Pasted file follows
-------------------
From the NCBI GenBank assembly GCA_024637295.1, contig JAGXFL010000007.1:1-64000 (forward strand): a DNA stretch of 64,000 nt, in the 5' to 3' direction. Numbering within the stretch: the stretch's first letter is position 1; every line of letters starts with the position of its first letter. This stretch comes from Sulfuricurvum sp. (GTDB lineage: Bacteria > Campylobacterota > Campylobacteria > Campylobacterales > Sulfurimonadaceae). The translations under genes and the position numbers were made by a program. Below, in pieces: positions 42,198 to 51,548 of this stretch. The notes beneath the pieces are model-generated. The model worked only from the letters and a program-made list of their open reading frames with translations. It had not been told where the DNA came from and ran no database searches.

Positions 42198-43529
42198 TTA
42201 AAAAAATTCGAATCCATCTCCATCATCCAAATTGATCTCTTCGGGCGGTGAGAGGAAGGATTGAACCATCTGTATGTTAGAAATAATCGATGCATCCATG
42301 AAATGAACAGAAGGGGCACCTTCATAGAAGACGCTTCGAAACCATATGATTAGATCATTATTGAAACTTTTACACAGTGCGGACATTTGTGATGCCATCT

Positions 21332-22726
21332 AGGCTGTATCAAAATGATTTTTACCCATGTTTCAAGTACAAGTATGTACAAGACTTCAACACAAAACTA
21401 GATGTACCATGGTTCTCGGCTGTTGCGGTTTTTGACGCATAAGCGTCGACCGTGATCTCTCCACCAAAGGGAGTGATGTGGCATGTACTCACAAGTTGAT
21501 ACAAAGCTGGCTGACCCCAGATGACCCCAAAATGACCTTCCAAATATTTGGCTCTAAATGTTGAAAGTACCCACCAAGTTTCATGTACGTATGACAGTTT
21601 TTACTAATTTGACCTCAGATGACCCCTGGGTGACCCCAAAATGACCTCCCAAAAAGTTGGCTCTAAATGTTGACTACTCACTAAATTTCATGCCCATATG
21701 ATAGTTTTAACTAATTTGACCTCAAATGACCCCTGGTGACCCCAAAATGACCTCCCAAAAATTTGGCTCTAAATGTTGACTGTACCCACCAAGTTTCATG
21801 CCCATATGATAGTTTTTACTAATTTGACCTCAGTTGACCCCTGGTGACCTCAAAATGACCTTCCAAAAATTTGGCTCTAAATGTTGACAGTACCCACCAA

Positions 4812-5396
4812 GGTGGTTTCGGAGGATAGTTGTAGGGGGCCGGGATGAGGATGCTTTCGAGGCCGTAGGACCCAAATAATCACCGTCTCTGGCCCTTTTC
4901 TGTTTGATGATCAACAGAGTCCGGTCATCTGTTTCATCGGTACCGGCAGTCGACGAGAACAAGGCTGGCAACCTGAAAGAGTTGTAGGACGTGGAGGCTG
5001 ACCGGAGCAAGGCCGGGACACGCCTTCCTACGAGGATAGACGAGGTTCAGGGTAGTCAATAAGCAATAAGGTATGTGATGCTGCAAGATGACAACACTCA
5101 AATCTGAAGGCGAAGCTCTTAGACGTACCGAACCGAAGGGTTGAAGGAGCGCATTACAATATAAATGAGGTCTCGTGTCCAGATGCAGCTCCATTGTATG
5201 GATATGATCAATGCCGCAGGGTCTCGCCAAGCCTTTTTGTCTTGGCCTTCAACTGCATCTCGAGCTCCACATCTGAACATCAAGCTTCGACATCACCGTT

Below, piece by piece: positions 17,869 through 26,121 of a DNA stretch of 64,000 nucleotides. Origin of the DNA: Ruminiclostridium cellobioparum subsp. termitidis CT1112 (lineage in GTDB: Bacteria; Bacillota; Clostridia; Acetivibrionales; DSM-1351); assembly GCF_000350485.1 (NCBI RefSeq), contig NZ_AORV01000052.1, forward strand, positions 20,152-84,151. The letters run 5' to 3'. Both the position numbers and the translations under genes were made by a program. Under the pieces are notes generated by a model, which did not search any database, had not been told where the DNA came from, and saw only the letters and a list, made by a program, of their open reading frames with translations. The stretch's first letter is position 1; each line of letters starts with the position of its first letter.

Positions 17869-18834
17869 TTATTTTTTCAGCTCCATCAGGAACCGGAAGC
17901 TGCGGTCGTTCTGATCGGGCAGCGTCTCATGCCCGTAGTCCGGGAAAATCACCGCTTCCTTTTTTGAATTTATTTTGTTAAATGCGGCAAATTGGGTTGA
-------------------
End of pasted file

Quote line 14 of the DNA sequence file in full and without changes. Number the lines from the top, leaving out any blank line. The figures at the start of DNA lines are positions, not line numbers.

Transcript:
4812 GGTGGTTTCGGAGGATAGTTGTAGGGGGCCGGGATGAGGATGCTTTCGAGGCCGTAGGACCCAAATAATCACCGTCTCTGGCCCTTTTC